Urban Trial Freestyle 2 (3DS)
Publisher: Tate Multimedia
Released: April 20, 2017 (US), March 30, 2017 (EU)
Urban Trial Freestyle 2 challenges you to master a multitude of courses in either stunt mode or time attack. Tracks are treacherous with a variety of jumps, obstacles, and barely noticeable bumps that aim to trip you up. It took me a while to really get into the groove of everything. The key to doing well was not only track memory, but my ability to adjust on the fly. Speeding through a track isn’t necessarily the best way forward as I discovered it was much more important to make sure my bike was well balanced on the ground, going into a jump or coming in for a landing.
In stunt mode, there are a few pre-determined spots where you’ll need to complete the required “stunt.” I put that in quotes because three of the four “stunts” are not stunts at all. You either jump high, jump far, jump a certain distance, or do a flip. At first, I found the scoring for these tricks to be wildly inconsistent but I eventually learned the quirks of the system. For instance, when doing a flip I found that nailing a perfect 360 wasn’t nearly as well received as slightly going over.
Tracks aren’t necessarily built to make performing these “stunts” easy. In fact, many of them seemed to be actively working against me and nailing a four or five-star run required multiple attempts. Branching pathways made replaying the tracks enjoyable, but the poor placement of checkpoints hurt the experience. They almost feel like they’re inserted at random and several tracks could be greatly improved with some checkpoint adjustments. One I remember had a series of difficult sections with a small break in between the two most difficult jumps. Clearing this part of the track took roughly 20 tries, a number that could have been cut in half had the checkpoint been moved from the end of this section to the middle. I know that sounds like a you-need-to-get-gud complaint, but many other tracks where I didn’t face any troublesome jumps also had checkpoints that made little sense in their location.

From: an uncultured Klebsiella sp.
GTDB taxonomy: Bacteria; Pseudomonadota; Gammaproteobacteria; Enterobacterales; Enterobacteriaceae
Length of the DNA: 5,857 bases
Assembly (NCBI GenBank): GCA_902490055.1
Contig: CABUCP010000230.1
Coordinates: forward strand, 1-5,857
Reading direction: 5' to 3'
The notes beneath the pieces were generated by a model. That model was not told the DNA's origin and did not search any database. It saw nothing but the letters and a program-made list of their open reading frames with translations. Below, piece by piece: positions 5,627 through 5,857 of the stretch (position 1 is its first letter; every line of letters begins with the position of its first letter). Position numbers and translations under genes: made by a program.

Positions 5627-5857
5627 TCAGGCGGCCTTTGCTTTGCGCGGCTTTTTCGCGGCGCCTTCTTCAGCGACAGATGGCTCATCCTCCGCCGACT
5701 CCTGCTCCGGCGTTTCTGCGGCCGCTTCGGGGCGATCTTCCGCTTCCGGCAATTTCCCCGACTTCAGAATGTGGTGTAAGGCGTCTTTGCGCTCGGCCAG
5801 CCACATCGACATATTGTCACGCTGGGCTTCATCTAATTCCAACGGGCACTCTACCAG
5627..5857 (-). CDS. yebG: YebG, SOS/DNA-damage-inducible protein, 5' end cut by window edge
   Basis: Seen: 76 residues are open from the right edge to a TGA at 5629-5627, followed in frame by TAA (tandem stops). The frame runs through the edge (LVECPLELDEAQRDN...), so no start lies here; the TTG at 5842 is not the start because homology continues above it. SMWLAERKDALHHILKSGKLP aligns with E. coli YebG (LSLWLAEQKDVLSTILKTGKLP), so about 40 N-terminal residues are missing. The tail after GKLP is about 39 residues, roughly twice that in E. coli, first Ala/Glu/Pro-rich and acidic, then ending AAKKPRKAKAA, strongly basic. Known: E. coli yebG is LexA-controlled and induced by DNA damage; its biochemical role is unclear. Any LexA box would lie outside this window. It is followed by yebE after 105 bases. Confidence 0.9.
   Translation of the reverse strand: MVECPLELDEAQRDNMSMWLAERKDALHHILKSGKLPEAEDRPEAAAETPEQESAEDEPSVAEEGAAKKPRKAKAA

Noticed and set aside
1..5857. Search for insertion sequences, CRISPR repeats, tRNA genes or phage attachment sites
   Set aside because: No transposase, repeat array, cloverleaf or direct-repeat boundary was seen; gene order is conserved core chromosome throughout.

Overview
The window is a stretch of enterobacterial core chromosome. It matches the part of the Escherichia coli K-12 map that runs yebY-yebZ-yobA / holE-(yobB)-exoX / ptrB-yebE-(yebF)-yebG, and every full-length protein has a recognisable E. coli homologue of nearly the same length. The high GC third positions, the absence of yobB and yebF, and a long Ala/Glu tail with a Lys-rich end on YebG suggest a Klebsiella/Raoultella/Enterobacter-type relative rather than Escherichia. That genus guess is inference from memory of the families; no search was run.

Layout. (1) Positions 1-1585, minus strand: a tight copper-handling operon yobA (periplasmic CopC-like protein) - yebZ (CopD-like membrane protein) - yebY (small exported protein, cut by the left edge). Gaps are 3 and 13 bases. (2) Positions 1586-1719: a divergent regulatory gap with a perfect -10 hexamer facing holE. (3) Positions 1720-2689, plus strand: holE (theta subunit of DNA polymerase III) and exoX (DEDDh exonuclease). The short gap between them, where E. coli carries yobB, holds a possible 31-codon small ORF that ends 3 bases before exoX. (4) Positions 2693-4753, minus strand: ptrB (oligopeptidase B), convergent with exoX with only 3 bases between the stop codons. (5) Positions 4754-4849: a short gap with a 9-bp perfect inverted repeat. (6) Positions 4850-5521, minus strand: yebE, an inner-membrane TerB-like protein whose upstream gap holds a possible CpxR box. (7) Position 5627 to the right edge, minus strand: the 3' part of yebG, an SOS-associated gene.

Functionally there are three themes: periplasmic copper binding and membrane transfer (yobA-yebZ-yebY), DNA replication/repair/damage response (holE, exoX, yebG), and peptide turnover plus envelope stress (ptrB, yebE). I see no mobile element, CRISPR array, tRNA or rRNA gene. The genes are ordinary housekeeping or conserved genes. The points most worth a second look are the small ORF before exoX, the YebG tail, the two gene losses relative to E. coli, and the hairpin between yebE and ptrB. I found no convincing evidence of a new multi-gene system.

I don’t think I’ve ever given much thought to a game’s menus in any of my previous reviews, but I need to take a moment to tell you how awful they are here. Tracks are grouped together in several different locations, such as highways and suburbs. When you select a location, you can choose the track you want to play, but after you are done with it, you can either go to the next track in the group or exit back out and repeat the selection process. The rest of the menus look straight out of the ’90s and feel like a first draft.
Nowhere is the poor menu system more evident than in the track builder. You can build and upload your own uniquely designed tracks as well as download those designed by others. The options are extensive for building your ultimate track, but there’s no smart or simple way to navigate its available elements. When placing pieces on your track, you can’t easily snap them together to make an easier ride. Creating a quality track took a lot, a lot, of trial and error as I had to learn the jump angles possible from each individual jump. Having more options would have kept me in the mode for longer, or even just the option to move where the finish line is.
As for unlockables, there is new gear you can purchase – all of which is just as ugly as the rest of the game – as well as upgrades for your bikes. There are four bikes to unlock that each handle in their own unique way and upgrades you can purchase for those bikes.
I’m sure there is a demographic out there that Urban Trial Freestyle 2 will appeal to, but it is clear to me now that I am not a part of that key demo. While I can appreciate what they were going for here and I found myself really getting into the challenge, any feeling of joy I experience doesn’t last for long when I’m faced with so many bewildering design choices.